Abstract. Hagen B, Shepherd JH, Jacobs IJ. Parametrial resection for invasive cervical cancer.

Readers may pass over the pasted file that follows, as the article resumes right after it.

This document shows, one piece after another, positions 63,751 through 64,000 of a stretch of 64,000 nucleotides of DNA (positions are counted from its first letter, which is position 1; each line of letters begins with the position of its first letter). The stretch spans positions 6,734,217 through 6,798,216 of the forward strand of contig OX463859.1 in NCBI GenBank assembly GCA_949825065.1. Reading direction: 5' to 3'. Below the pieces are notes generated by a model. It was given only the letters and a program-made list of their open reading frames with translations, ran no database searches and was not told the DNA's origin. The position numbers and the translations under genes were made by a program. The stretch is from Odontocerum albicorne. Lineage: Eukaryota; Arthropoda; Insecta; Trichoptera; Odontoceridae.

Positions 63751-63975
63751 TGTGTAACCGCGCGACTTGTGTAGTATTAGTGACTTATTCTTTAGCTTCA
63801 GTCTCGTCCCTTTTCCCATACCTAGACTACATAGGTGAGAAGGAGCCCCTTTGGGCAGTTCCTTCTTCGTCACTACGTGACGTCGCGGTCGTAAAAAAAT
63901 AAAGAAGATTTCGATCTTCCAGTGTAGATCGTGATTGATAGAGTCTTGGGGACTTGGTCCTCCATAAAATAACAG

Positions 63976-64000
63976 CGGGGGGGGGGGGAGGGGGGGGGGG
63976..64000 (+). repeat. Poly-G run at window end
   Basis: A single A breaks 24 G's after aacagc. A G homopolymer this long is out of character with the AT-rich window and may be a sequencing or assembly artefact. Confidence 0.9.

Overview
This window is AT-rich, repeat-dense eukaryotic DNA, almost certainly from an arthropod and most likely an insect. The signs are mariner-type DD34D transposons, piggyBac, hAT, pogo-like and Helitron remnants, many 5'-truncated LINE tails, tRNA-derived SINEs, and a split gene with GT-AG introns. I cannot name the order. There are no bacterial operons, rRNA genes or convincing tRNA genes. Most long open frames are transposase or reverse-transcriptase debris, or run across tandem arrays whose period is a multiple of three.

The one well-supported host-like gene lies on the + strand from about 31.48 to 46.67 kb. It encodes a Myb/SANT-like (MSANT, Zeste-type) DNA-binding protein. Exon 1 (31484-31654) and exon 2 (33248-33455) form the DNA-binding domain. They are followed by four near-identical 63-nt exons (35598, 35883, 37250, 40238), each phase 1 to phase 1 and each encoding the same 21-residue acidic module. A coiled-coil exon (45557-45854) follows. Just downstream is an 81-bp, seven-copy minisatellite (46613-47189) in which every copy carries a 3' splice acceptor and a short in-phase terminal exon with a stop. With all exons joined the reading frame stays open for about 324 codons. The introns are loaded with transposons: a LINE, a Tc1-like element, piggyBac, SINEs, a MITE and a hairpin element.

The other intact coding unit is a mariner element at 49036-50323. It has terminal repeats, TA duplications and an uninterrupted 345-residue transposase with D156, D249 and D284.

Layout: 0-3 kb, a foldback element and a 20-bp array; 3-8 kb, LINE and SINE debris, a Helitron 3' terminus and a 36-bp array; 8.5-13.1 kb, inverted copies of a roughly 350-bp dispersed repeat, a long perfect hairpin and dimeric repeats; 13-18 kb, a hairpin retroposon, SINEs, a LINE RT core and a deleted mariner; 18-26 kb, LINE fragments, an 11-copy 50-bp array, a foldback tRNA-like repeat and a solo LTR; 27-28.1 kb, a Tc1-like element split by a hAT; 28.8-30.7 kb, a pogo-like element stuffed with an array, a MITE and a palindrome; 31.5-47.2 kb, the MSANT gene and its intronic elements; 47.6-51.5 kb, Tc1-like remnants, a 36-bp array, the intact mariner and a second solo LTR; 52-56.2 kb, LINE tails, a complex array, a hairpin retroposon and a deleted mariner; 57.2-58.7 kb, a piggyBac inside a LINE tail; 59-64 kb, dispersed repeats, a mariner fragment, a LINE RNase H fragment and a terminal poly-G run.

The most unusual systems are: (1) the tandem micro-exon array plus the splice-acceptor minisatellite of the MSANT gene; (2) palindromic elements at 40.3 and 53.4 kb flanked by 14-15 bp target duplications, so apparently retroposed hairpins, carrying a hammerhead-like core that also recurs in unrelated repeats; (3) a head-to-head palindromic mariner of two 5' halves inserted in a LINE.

Removal of the parametrium represents the greatest technical challenge and is the main source of treatment related morbidity during radical surgery for carcinoma of the cervix. The move away from radical en bloc strategies, seen in breast and vulvar cancer surgery, has not taken place in cervical cancer; rather an increase of radicality has been advocated. One important reason is uncertainty about the pattern of lymphatic drainage in the parametrium, in particular the existence or absence of parametrial lymph nodes. According to classic anatomic studies and more recent lymphangiographic studies, the parametrium is viewed as a lymph collecting trunk interposed between the organ of drainage (the cervix) and the regional nodes located on the pelvic wall. In contrast to this view, studies in cervical cancer patients using the giant section technique have reported nodes that may be involved early in spread of cervical cancer and which are distributed randomly throughout the parametrium. Based on this observation a strategy of uncompromised radicality regarding parametrial resection has evolved in preference to an individualized strategy with the degree of radicality tailored according to the need for safe margins around the central tumor. This review presents an overview of current knowledge about the parametrium and a discussion about decision making regarding parametrial resection in cervical cancer.